Arts

Explore, Bond, Create: The Power of Art

“Art has the role in education of helping children become themselves instead of more like everyone else,” notes early-childhood educator and author Sydney Gurewitz Clemens. 

For kids, a meaningful art experience is immersive. Whether the medium is Play-Doh, watercolors or fabric, anyone who has spent an afternoon making art with their grandkids knows its vast potential to illuminate the richness of Jewish life and traditions. Through books, the internet, or museum outings, grandparents can also be a guide to iconic works, from those of Marc Chagall to Judy Chicago, that tell the Jewish story.

Developing Life Skills

Beyond fun and bonding, creating art nurtures a range of skills including communication, problem solving, social and emotional skills, and motor skills—along with self-expression and creativity. Art is a language. When grandparents plunge in, letting go of control to embrace its joyful mess, art is a conversation and a generational bridge. It’s an enduring gift when grandparents weave into this experience exposure to, and discussion of great art. When adults care enough to consult them, kids can be hilariously candid art critics.

 


Making the Past Relevant

According to the 2019 National Study of Jewish Grandparents, 70 man and woman sing togetherpercent of grandparents want to teach their grandchildren about their Jewish heritage and relay Jewish values to them. Art opens door upon door: Examine treasured family holiday or ritual objects, like a Kiddush cup or an afikoman bag. Watch favorite Jewish-themed movies together. Share the songs of Jewish musicians or forage public library shelves for coffee table books on Judaica. Allow children to lead the way; learn what grabs them and why.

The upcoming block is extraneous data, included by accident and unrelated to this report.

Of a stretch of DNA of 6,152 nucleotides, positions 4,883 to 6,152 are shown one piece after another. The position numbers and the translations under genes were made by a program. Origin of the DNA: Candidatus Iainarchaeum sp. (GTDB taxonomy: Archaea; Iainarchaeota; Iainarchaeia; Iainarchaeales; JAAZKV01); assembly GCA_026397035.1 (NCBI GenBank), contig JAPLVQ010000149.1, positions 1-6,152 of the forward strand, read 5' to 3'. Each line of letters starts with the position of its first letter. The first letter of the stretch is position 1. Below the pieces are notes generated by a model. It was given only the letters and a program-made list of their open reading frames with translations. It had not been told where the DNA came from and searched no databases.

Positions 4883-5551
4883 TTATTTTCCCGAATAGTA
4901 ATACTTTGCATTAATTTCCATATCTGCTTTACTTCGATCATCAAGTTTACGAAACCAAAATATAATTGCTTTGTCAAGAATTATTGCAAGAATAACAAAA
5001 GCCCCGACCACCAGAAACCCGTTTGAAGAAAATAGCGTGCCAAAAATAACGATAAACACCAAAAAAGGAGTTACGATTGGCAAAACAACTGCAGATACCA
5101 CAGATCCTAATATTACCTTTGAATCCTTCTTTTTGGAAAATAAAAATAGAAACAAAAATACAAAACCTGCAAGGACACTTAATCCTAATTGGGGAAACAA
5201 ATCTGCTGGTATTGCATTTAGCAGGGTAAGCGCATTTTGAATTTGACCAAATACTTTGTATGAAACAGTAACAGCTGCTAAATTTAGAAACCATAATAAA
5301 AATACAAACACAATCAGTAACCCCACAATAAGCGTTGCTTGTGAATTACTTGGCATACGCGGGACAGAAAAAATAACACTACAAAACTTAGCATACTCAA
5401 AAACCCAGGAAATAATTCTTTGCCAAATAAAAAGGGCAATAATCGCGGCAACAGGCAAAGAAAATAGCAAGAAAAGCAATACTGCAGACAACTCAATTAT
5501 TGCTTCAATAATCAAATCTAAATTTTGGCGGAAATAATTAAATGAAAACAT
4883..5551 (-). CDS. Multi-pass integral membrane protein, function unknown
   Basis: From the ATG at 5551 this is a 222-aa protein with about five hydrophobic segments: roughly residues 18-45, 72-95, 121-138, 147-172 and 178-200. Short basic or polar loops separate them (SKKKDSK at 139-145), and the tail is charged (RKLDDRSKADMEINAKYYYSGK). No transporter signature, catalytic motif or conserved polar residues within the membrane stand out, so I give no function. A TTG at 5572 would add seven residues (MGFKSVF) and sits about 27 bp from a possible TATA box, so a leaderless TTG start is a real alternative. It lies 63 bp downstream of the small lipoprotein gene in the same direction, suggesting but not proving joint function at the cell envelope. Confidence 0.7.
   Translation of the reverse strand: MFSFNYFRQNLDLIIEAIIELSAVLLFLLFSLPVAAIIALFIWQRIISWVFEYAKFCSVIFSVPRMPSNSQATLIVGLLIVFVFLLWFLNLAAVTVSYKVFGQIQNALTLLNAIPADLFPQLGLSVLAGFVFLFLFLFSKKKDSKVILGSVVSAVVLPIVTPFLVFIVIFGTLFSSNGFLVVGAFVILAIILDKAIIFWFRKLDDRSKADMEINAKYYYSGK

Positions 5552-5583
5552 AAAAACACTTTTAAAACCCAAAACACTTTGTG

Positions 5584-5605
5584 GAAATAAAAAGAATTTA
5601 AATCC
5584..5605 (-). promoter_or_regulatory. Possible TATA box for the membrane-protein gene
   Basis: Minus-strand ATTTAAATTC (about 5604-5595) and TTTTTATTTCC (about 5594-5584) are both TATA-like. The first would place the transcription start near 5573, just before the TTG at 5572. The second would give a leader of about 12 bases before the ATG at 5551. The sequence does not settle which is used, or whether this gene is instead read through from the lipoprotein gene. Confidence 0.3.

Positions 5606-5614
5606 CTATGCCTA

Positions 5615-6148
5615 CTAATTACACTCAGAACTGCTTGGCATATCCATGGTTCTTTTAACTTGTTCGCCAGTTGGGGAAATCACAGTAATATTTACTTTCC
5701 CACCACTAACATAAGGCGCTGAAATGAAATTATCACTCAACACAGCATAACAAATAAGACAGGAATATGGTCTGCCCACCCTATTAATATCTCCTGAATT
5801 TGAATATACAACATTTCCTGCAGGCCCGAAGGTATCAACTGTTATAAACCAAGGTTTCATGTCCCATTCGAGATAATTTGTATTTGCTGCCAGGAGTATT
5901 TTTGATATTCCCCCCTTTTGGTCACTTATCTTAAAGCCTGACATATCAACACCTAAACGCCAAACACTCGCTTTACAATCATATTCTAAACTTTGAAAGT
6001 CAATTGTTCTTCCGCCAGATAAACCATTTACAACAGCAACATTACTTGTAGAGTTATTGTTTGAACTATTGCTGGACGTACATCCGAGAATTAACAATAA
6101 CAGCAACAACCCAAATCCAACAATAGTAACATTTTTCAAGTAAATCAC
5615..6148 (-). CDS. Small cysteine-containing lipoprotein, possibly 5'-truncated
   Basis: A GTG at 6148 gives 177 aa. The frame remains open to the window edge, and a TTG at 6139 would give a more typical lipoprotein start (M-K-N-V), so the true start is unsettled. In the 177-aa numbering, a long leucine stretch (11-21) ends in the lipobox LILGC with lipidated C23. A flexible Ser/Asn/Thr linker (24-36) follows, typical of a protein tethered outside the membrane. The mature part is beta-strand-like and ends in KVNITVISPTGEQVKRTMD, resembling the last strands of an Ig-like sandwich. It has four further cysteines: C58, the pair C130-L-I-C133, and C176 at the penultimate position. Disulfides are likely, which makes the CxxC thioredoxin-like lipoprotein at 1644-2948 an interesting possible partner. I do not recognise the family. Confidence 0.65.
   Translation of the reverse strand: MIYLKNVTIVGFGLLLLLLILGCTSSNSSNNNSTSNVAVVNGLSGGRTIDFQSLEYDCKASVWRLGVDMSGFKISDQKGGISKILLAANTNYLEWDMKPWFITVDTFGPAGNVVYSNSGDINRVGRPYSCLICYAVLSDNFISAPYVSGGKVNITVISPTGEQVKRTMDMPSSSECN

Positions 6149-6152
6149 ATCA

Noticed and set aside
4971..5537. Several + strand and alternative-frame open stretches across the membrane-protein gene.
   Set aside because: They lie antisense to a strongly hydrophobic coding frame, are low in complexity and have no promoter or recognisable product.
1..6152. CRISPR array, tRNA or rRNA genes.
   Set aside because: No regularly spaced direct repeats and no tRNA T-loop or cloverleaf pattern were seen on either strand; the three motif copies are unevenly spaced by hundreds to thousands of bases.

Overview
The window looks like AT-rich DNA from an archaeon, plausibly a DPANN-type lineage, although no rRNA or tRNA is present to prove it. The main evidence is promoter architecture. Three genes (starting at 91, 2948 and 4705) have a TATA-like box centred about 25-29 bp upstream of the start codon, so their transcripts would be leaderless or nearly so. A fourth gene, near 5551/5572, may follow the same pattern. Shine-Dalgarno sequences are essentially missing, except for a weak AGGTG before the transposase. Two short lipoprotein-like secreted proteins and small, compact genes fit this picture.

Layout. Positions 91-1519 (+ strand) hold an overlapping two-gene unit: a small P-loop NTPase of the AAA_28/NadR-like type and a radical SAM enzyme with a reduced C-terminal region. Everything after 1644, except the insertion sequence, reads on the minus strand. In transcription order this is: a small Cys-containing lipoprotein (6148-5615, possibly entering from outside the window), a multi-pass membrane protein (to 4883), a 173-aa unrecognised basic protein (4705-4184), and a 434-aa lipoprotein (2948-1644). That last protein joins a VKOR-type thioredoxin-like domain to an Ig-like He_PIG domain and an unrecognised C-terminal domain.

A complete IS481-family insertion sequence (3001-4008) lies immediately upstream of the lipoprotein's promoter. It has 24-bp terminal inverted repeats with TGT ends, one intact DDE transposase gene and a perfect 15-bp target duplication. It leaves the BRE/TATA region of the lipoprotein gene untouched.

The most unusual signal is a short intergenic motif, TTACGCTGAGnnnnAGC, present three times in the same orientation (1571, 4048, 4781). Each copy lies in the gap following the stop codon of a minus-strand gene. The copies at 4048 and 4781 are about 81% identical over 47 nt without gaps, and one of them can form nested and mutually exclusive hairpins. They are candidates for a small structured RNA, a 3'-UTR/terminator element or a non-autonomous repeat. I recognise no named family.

Culture Is Cool

How can we make Judaism “cool?” We don’t have to! Jewish culture delivers a wealth of captivating, timeless stories beautifully illuminated through the arts. Leave the Soutine on the shelf a while to join the grandkids in an exploration of Jewish artists and musicians like the Canadian rapper Drake. 

Adding Another Layer to Family Events

Jewish learning through art is often thought of as crafts for kids. But when grandparents and grandchildren create a pottery seder plate together or make decorations to welcome guests to a sukkah, the experience bridges the generations.

While exploring the paintings of masters like Chagall, the architecture of Louis Kahn, or the music of Ladino rising star Sarah Aroeste, people of all ages can find meaning and joy in the arts while perpetuating Jewish culture. 

The Jewish Grandparents Network and the Jewish Arts Collaborative are proud to partner in this work. 

Laura Mandel is Executive Director of the Jewish Arts Collaborative (Boston).

Gerald Slavet is Co-Founder of From the Top—a non-profit organization that works with teenage musicians in communities that have limited access to the arts and features those musicians on an NPR radio show and podcast.